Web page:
Tech Collegiate 4-H breaks new ground with service focus
While traditionally associated with cows and plows, today’s collegiate 4-H organizations, led by more than five dozen top-flight students at Texas Tech University, are broadening their campus footprint with outreach programs and community service.
Amy Schwertner is one face of the new focus of 2009.
Community Service. With traditional values firmly in hand, the senior nutritional sciences major from Miles last month welcomed more than 90 regional students, parents and Texas AgriLife extension agents to a campus outing that featured an introduction to Tech’s College of Agricultural Sciences and Natural Resources, a Fuddrucker’s hamburger cookout and front-and-center seating for a Lady Red Raiders basketball game at Tech’s sprawling United Spirit Arena.
“The day was just an amazing experience,” said Schwertner, who serves as the Tech 4-H Club president.
Giving Back. Though youth 4-H concentrates primarily on competition areas like food and nutrition, photography, livestock and clothing, Schwertner pointed out that at the collegiate level things are a bit different. “We’re interested in giving back to the community and to the youth programs where many of our members got their start in 4-H,” she said.
Among the Lubbock group’s projects are a monthly community service project at organizations like the Lubbock Children’s Home, as well as program presentations at local youth 4-H clubs. “It’s extremely gratifying to work with a group of college students from all majors who are interested in giving back to society,” said David Lawver, club advisor and a professor in Tech’s Department of Agricultural Educations and Communication.
OMK in LBK. In the coming months the Tech group will team with members of the District 2 4-H Council to launch ‘Operation Military Kids’ in the South Plains hub city. Known as ‘OMK in LBK,’ the afternoon event – set for April 5 – will feature “an afternoon of ice cream and fun to honor military families in the area,” Schwertner said. “Our entire membership looks forward to honoring those who honor us each and every day.”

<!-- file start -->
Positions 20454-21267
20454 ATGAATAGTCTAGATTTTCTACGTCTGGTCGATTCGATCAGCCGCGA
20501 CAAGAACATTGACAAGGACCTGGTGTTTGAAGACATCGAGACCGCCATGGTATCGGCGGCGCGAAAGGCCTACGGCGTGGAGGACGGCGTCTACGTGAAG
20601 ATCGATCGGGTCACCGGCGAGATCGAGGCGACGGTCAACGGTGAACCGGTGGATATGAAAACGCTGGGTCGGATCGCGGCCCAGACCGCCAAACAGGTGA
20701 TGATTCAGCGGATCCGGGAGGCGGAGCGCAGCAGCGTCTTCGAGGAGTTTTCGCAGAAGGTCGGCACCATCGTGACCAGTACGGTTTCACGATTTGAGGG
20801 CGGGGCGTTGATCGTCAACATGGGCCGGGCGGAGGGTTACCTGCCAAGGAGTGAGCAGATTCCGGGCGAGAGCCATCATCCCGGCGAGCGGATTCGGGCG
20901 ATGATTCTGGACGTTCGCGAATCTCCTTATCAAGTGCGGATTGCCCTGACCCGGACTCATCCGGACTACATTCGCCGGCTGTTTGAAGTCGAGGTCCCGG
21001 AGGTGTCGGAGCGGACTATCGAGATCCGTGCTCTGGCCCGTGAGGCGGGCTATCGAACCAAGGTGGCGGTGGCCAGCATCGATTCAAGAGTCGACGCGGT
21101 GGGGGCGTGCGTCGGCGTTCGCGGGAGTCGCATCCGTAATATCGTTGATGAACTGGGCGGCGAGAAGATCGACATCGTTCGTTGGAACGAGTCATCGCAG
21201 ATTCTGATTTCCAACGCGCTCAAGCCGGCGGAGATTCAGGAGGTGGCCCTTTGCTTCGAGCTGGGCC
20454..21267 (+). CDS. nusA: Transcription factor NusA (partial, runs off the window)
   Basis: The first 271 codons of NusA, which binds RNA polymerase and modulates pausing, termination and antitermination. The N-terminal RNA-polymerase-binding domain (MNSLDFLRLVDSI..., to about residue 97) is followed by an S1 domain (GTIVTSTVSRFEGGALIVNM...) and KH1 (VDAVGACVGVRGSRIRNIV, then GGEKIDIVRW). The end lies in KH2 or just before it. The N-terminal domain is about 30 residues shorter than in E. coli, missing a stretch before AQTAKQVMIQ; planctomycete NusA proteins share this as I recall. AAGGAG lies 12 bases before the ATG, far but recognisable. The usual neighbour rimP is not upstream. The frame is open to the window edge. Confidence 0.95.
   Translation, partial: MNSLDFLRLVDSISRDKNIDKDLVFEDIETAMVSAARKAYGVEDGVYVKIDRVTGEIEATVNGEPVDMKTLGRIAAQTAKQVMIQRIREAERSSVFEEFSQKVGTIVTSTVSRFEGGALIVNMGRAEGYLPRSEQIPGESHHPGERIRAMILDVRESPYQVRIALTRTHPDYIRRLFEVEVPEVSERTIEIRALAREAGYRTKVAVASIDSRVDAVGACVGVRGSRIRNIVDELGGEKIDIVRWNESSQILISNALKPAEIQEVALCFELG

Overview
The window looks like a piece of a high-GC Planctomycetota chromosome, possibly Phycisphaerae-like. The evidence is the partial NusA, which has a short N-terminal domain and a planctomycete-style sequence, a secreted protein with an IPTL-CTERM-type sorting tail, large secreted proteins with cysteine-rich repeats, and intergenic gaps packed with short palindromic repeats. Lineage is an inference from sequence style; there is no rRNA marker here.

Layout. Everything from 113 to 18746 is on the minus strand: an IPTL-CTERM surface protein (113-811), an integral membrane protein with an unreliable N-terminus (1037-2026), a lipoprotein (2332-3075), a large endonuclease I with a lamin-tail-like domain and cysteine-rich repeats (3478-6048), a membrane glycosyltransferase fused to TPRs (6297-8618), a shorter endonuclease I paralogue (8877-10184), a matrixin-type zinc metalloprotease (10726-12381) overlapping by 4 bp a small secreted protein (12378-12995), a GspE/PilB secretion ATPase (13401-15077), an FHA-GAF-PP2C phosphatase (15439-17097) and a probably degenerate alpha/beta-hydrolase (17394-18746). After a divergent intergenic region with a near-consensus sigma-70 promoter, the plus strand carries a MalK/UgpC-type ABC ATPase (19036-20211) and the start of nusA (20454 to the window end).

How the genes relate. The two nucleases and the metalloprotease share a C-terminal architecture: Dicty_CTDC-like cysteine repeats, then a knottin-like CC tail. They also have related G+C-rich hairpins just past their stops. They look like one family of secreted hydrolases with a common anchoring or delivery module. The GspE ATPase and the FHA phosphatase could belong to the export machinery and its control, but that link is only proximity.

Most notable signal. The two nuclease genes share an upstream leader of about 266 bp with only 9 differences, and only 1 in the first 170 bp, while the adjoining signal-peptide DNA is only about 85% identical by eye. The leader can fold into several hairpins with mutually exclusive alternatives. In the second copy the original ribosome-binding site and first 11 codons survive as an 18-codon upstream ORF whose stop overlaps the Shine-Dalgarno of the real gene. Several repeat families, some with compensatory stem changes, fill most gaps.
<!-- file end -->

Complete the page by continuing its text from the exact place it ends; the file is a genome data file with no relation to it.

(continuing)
In an effort to boost their community service skill sets, Texas Tech is sending seven delegates from the 4-H Club and their advisor to the National Collegiate 4-H Conference in St. Paul, Minnesota this month, where they’ll share ideas and activities with other college-level clubs from around the country.
Great People. In addition, the conference delegates are set to participate in a national collegiate 4-H community project, just as they did in 2007 when they helped landscape a New Orleans’s school damaged in catastrophic Hurricane Katrina.
“Collegiate 4-H has been a way for me to express my gratitude for all of the great things that 4-H did for me during my youth,” Schwertner said. “I’ve been able to meet so many really great people from across the nation, as well as potential future employers.”
Club Leaders. In addition to Schwertner, the officers of the Texas Tech 4-H Club, which has more than 60 members, include:
• Sara Schwertner, a sophomore agricultural and applied economics major from Miles – Vice President
• Suzanne Watson, a sophomore agricultural communications major from Alice – Secretary
• Dusty Winkler, a senior petroleum engineering major from Roswell, New Mexico – Treasurer
• Amy Dromgoole, a sophomore agricultural communications major from Corpus Christi – Agricultural Council Representative
• Loni Woolley, a freshman animal sciences major from Grandview – Alternate Agricultural Council Representative
The group’s faculty advisors are Lawver and doctoral graduate student Mark Russell.
Written by Sean Cleveland
CONTACT: Amy Schwertner, President, Texas Tech 4-H Club, College of Agricultural Sciences and Natural Resources, Texas Tech University at email@example.com